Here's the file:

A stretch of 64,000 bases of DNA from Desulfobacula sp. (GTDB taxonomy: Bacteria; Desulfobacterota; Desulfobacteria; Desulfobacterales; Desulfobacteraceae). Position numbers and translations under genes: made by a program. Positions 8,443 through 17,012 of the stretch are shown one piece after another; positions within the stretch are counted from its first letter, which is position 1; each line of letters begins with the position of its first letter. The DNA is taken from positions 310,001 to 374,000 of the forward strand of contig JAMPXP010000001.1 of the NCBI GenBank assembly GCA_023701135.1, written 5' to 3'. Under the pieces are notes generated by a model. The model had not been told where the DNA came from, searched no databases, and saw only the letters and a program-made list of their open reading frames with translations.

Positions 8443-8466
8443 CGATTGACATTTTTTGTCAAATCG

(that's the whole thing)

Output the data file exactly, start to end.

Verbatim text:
A stretch of 64,000 bases of DNA from Desulfobacula sp. (GTDB taxonomy: Bacteria; Desulfobacterota; Desulfobacteria; Desulfobacterales; Desulfobacteraceae). Position numbers and translations under genes: made by a program. Positions 8,443 through 17,012 of the stretch are shown one piece after another; positions within the stretch are counted from its first letter, which is position 1; each line of letters begins with the position of its first letter. The DNA is taken from positions 310,001 to 374,000 of the forward strand of contig JAMPXP010000001.1 of the NCBI GenBank assembly GCA_023701135.1, written 5' to 3'. Under the pieces are notes generated by a model. The model had not been told where the DNA came from, searched no databases, and saw only the letters and a program-made list of their open reading frames with translations.

Positions 8443-8466
8443 CGATTGACATTTTTTGTCAAATCG